Entry of Foreign Multinational Firms and Productivity Growth of Domestic Firms: The case for Japanese firms (Japanese)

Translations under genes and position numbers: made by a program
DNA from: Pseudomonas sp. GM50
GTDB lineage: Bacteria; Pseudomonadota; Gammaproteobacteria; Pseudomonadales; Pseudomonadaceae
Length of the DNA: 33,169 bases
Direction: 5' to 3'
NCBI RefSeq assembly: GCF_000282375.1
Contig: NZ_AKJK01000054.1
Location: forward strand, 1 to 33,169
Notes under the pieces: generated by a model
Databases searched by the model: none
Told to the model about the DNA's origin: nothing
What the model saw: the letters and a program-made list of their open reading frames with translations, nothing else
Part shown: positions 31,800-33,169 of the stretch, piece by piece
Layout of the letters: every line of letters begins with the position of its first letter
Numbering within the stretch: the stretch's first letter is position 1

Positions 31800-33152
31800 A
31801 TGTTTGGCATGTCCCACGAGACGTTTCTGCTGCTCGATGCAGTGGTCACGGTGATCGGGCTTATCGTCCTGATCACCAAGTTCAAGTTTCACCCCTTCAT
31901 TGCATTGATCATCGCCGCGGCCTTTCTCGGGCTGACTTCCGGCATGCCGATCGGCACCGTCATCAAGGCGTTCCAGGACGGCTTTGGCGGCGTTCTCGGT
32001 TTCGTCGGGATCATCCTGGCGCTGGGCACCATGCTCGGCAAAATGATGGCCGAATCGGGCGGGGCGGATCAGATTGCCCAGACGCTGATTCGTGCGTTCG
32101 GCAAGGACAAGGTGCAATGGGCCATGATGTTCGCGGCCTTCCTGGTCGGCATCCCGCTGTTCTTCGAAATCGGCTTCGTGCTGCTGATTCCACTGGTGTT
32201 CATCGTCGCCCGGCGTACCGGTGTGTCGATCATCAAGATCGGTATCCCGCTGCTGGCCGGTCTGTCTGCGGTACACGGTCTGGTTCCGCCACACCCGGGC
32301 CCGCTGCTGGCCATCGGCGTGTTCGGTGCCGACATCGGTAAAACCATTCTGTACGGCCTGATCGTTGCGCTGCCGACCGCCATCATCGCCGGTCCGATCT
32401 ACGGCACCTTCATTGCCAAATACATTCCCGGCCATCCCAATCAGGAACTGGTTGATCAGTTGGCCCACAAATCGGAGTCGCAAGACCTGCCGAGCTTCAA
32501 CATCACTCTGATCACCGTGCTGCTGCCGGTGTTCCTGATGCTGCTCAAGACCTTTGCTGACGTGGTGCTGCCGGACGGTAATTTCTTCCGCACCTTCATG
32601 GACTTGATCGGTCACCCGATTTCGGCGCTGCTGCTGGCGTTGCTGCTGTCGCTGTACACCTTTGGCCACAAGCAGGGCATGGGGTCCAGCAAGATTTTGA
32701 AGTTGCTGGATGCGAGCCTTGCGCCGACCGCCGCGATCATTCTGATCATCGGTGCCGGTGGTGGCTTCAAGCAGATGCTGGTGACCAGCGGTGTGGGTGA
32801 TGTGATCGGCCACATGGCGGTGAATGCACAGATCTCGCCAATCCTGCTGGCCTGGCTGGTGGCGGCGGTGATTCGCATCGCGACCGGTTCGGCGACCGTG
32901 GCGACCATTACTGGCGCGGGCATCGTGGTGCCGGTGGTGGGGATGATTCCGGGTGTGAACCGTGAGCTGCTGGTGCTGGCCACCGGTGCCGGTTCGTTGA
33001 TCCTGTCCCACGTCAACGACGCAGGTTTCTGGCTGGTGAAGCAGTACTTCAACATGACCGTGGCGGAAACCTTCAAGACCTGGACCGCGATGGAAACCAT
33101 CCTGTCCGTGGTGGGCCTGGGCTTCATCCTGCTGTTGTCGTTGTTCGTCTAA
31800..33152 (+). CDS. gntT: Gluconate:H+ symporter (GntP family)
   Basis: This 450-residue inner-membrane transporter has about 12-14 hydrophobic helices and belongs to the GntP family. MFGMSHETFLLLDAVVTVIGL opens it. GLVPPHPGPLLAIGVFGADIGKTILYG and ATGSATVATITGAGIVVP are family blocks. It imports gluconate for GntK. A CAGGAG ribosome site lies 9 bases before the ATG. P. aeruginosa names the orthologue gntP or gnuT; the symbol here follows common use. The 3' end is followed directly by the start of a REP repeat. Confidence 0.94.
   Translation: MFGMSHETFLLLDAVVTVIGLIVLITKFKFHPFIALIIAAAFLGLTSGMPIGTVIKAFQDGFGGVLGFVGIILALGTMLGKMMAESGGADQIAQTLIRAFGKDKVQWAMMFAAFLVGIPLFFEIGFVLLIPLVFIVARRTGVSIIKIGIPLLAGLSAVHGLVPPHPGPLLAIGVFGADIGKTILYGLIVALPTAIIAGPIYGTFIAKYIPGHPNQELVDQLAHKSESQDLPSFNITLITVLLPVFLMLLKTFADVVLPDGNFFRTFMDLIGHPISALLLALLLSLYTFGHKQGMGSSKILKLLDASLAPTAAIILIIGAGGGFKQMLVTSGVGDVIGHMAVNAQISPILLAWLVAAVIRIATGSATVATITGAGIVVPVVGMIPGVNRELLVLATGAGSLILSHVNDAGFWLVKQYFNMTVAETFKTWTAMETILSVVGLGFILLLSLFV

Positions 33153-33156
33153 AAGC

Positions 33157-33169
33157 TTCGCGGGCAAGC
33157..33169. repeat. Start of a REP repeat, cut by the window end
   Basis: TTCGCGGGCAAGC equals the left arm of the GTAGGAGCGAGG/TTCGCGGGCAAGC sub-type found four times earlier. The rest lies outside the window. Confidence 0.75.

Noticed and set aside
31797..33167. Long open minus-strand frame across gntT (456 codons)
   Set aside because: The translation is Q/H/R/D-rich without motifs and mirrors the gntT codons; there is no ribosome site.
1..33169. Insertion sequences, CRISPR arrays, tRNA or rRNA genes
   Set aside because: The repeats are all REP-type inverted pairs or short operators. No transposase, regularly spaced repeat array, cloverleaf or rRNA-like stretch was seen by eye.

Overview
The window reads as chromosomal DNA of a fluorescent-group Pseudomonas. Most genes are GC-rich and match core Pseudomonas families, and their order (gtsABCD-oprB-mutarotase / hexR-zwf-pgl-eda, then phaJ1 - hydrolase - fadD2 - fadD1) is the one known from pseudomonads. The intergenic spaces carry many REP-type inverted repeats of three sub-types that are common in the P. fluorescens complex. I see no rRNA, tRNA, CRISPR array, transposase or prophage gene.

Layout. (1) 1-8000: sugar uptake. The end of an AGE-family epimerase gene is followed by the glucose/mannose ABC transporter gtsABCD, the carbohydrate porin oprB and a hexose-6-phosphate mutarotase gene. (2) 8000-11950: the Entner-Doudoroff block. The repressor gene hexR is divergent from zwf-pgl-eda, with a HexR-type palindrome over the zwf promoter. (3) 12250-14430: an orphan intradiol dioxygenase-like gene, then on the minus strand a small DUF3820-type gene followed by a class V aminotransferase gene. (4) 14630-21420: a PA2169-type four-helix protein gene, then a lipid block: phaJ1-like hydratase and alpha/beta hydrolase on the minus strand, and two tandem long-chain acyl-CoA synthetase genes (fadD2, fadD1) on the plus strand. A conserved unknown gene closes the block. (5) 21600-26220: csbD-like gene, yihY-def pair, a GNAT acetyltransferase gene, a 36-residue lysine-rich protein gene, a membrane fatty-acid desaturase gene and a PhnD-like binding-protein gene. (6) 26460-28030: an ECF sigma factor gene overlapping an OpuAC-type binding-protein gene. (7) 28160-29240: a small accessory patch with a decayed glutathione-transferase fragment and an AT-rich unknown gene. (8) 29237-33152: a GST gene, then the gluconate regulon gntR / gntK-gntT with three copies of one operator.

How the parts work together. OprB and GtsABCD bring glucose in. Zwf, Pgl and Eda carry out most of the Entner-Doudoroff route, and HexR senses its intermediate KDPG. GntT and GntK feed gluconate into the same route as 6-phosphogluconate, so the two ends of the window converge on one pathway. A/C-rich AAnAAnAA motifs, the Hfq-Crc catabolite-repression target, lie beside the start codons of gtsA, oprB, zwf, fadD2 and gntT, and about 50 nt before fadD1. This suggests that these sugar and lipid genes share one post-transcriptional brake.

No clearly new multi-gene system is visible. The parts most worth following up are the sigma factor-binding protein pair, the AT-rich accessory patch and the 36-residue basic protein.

This paper examines whether and how the entry of foreign multinational firms affects the productivity growth of domestically owned firms, using Japanese firm-level data for the period 2000-2007. The data are taken from the comprehensive annual survey by the Japanese government, which covers firms in the manufacturing industries, wholesale and retail trade, information services, business services, and other service industries. Although many previous studies have conducted productivity analyses on foreign multinationals and domestic firms in the manufacturing sector, such analyses for the service sector are still scarce. This paper focuses on the service sector, taking account of the importance of foreign entry in this sector, where cross-border trade is occasionally difficult and firms are therefore less likely to be exposed to international competition. The analysis of this paper reveals that foreign multinationals perform better than domestically owned firms in many sectors. Although the productivity levels of the former tend to be higher than the latter, a significant difference in productivity growth rates is not confirmed. Moreover, a foreign presence in a particular industry tends to be viewed as a factor that negatively affects the productivity growth rate of domestically owned firms in the same industry, when firm-fixed effects are controlled for. However, firms that are catching up with frontier productivity can receive positive FDI spillovers, implying that foreign entry accelerates the catch-up phenomenon.
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